Sound Devices MixPre-6, an in-depth review

Sound Devices released their MixPre series of audio recorders earlier this year, with the MixPre-10 the most recent to have been introduced. We had the opportunity to try out a MixPre-6, a recorder that can handle eight channels.

MixPre recorders are said to be Sound Devices’ entry-level equipment aimed at Youtubers, wedding reporters, documentary makers and also movie professionals. These recorders have the Kashmir pre-amp on board, a pre-amp Sound Devices developed in-house. The Kashmir pre-amp delivers a high-quality sound and it’s one of the main reasons why anyone serious about sound quality should consider this recorder. Only the MixPre-3 records up to 96kHz. From the MixPre-6 upwards, you get a full 192kHz sample rate at a 24-bit depth. Furthermore, the MixPre series uses a 32-bit precision DAC that has a 115dB dynamic range (A-weighted) and its headphone output is of audiophile quality and can be used with any impedance headphones.

Although the MixPre models aren’t as flexible as their high-end siblings in terms of expansion, built-in timecode generators and what have you, they can be triggered by a timecode capable camera such as the Sony A7s and Panasonic GH4 (and GH5 I should imagine) or using wireless timecode equipment like the NanoLockit by Ambient Recording.

If timecode over HDMI doesn’t make you tick, the MixPre-6 also supports HDMI flag, a set of status bits sent in the HDMI data stream that indicates the data stream can be recorded. It’s becoming boring, but if that doesn’t work for you either, the device also lets you synchronise your sound with your video frames via LTC, also known as SMPTE Linear Timecode, the most commonly used standard. Finally, Time of Day can be used instead of a proper timecode as well.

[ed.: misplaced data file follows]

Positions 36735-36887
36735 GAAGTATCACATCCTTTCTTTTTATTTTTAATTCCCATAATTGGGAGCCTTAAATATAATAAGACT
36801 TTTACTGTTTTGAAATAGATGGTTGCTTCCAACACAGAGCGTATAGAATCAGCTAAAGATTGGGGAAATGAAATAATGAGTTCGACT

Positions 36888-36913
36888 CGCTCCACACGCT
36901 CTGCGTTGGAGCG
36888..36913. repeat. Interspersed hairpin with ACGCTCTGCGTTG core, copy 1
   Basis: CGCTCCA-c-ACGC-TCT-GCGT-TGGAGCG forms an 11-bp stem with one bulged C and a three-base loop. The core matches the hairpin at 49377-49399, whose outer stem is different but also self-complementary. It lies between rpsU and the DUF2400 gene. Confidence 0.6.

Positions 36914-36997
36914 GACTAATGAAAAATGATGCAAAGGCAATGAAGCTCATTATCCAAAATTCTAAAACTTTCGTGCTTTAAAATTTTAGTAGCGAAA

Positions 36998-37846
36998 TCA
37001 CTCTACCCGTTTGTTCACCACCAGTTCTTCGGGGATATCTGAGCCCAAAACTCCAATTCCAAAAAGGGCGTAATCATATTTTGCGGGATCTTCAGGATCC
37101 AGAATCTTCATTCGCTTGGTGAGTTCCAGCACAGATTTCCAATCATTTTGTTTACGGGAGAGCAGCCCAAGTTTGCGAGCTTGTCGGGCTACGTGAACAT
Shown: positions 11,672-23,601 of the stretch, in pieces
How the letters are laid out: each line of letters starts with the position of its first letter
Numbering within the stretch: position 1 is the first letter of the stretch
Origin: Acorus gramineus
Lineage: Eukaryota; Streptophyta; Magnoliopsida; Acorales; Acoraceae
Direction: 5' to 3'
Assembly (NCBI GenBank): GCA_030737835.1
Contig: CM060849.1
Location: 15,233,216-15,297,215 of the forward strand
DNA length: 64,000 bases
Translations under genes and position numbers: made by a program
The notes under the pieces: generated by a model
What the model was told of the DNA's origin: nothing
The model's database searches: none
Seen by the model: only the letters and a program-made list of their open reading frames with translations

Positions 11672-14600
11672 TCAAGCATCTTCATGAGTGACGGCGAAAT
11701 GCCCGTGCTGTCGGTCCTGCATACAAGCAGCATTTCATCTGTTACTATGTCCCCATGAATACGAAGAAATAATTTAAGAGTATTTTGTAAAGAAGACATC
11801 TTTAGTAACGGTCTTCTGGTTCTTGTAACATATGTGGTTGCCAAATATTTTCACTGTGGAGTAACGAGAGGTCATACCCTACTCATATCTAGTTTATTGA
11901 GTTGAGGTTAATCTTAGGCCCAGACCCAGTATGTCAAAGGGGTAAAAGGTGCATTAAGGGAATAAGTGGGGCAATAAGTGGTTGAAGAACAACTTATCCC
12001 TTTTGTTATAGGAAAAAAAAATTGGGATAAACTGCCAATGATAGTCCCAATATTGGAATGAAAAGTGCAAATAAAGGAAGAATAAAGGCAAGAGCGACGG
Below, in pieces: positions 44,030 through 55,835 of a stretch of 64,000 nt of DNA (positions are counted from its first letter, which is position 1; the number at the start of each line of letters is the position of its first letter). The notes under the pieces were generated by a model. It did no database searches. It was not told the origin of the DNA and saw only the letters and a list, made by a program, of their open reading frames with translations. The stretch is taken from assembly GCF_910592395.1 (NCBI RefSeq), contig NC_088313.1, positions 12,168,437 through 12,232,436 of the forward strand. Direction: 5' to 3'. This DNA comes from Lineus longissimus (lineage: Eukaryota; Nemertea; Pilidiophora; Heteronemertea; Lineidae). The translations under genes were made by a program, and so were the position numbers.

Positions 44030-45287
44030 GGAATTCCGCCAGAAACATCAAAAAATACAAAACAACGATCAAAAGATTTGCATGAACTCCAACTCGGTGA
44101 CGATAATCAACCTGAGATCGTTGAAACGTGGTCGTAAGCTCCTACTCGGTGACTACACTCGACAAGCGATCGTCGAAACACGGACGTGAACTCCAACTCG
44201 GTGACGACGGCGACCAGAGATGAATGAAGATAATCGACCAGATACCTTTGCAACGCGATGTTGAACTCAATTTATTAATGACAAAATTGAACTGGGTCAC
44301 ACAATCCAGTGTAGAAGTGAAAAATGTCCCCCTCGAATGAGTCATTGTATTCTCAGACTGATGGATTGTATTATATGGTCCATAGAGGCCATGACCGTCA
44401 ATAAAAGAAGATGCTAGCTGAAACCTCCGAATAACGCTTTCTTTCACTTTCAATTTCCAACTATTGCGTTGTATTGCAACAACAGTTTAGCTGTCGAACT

Simply put, the MixPre-6 adapts to whatever environment you throw at it and that’s the first observation I made — I doubt if there is any environment or situation where you would want to record sound and to which the MixPre doesn’t allow 100% adaptation. It will perhaps cost you some effort to find out how it’s done, but you can depend on it that it is possible. Having said that, using a MixPre on the set of a full-blown movie production is probably not going to cut it as you can only record to SD-cards of 512GB max.

Ports, inputs, outputs

My second observation was that a MixPre-6 is surprisingly small and lightweight when powered by its standard four AA cells. It is so small that some buttons — the ones you rarely use, like the On/Off switch — are too small to handle with gloves on. The good news is that all the knobs and buttons you do tend to use regularly while recording are big and robust. Most of them also come with LEDs that change colour according to status or setting. Speaking of batteries, you can power the unit with four AA batteries, for which a sled is delivered in the box. However, there’s also a sled for eight AA cells available and a whole range of products, such as Hawkwoods adapters, Anker chargers, etc, which you can use to power the unit. Included with the device is also a USB-C to mains adapter and a USB-C to USB-A Y cable to transport power as well as data.

The MixPre-6 has four (phantom-power capable) XLR inputs, two channels that accept a mini-jack (Aux — which is also used for LTC), a micro-HDMI port for timecode recordings and a USB port that also accepts input — e.g. from a computer. There’s a total of eight channels to record to. You’ve got four channels for monitoring or plain audiophile quality listening (with the headphones or speakers to match, of course).

Practically all of those ports, channels, buttons and knobs have multiple functions that are all controlled from the brilliant colour LCD screen (which allows readout in sunlight, really!) that gives access to an elaborate menu system. And, although the MixPre-6’s Basic mode is simple enough, the menu system goes pretty deep once you start venturing out into the Advanced and Custom modes. At that point, there are too are many settings hidden behind some buttons not to first read the user guide if you’re new to Sound Devices equipment.